Sociology studies issues like family stability, crime, poverty, racism, and the impact of of social changes over time and across social boundaries.
What is sociology?
Sociology studies these issues by using a “public issues” perspective. This approach focuses on how our social structures and group classifications influence our behavior and our opportunities in life based on our “membership” in various social groups. For example, we know that men make more money than women, that white Americans live longer than black Americans, and that poor people actually pay a greater portion of their income in taxes than wealthy people. Sociological research has clarified these patterns and many others. Sociologists often work with stakeholders to change policies and improve social conditions for groups in our society.
Students have many questions about human behavior. Maybe you are interested in how the lifestyle and opportunities of “Baby Boomers” are different from subsequent generations. How has the recent economic downturn affected these groups differently? Sociological research can help you find the differences between these groups. If you are interested in how groups and social structures influence your behavior and others’, then sociology may be the major for you.
What kinds of career choices may I expect?
The bachelor of arts degree in sociology is a popular major for students pursuing careers in managerial, service, human resources, administrative, business, criminal justice, planning and research positions. Careers in sociology, law, gerontology, criminology, health services and others are also possible with graduate training. Shippensburg’s program places an emphasis on developing writing skills and interpersonal communication skills through classroom assignments, extracurricular experiences and internships. In addition, students develop critical research and analytical skills and insights about various aspects of racial, ethnic, religious, gender, and socio-economic diversity.
The sociology program at Shippensburg consists of a core of required courses and a wide array of elective options. Research skills are developed in computer labs where you will learn how to analyze and interpret data. All students are also encouraged to participate in an internship to complement their academic and career interests.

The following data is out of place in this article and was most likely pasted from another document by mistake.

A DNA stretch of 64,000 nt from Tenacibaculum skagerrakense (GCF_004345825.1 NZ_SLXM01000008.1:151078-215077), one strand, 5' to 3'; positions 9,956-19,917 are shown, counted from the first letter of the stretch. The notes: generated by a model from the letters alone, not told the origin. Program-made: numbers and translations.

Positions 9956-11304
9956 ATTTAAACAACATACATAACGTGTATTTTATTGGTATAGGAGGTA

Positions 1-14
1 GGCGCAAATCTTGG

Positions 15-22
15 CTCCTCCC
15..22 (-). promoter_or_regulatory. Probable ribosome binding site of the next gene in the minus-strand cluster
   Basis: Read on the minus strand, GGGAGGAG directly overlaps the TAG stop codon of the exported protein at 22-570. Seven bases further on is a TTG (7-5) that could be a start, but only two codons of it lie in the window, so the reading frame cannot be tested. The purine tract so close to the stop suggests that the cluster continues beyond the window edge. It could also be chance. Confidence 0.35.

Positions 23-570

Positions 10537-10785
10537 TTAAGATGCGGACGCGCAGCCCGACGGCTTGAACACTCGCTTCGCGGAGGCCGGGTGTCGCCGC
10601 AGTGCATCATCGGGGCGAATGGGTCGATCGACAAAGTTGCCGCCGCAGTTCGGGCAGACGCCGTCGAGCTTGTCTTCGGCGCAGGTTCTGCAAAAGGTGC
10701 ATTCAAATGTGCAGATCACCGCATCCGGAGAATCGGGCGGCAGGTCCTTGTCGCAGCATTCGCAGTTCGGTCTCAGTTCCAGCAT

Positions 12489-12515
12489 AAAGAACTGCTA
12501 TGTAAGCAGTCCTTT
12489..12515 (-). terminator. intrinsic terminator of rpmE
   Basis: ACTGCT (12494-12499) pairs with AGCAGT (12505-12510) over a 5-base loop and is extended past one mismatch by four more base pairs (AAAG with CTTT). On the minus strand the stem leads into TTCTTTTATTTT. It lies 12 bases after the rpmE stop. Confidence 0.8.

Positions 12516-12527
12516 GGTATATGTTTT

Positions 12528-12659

What courses will I take?
The bachelor of arts degree requires 36 credit hours of sociology courses which includes a core of seven required courses and Five electives. Students must take:
Introduction to Sociology: Society and Diversity
Introduction to Social Research
Data Collection and Analysis
Classical Sociological Theory and
These courses provide the core concepts and skills which are needed in sociology. Students then apply and enhance what they have learned through sociology electives which include courses such as family studies, deviance, criminology, disability studies and health care, and human relations.
Students must also complete 54 credits of general education courses and recommended electives. All students must take 9 credits of a language or show equivalent competence. The remaining 20 credits required for graduation are taken from allied areas and free electives, and many students use these to complete a minor course of study.
All students have a faculty advisor and all scheduling is done on a one-to-one basis. As a result, faculty get to know their advisees. They help students plan an academic program and schedule that fits their needs, and assist students with issues such as internships, graduate school information and career counseling.
Are internship opportunities available?
Yes, internships are highly recommended. The department strongly encourages students to participate and works with them to create internships suited to their needs and interests. Internships are very valuable because they give you the opportunity to combine theoretical knowledge with real-life experiences, and in some cases, they have led to employment with the agency. Illustrations of recent internship placements include:
- Abraxis, a residential treatment facility for adjudicated youths
- Dauphin County Juvenile Probation Office
- Family Support Services for children and adults with mental disabilities
- Franklin County Office of Aging
- State Museum of Pennsylvania Field School in Historical Archaeology
Are there related student organizations?
Students who qualify may join Alpha Kappa Delta, an International Sociology Honor Society that recognizes sociology majors who have excelled academically. Additionally, the department sponsors an active Soc-Anthro Club which offers programs, travels to interesting sites, and provides community outreach opportunities.
Why study sociology at Shippensburg University?
The sociology program at Shippensburg offers you an outstanding faculty who receive excellent evaluations for their teaching, and who are noted for being available to assist students. Further, we offer a high-quality program which facilitates both employment and admission to graduate programs. Recent job placements include Area Office of Aging, Mental Health and Mental Retardation staff, human resources assistant, Project Forward Leap, security police for the United State Supreme Court, and teaching. Students from our program have been accepted and successfully completed advanced degrees at institutions such as the University of Maryland, Florida State University and the University of Virginia.
Where can I get more information about sociology at SHIP?
For specific program information, contact:
Department of Sociology and Anthropology
Grove Hall 428
1871 Old Main Drive
Shippensburg, PA 17257-2299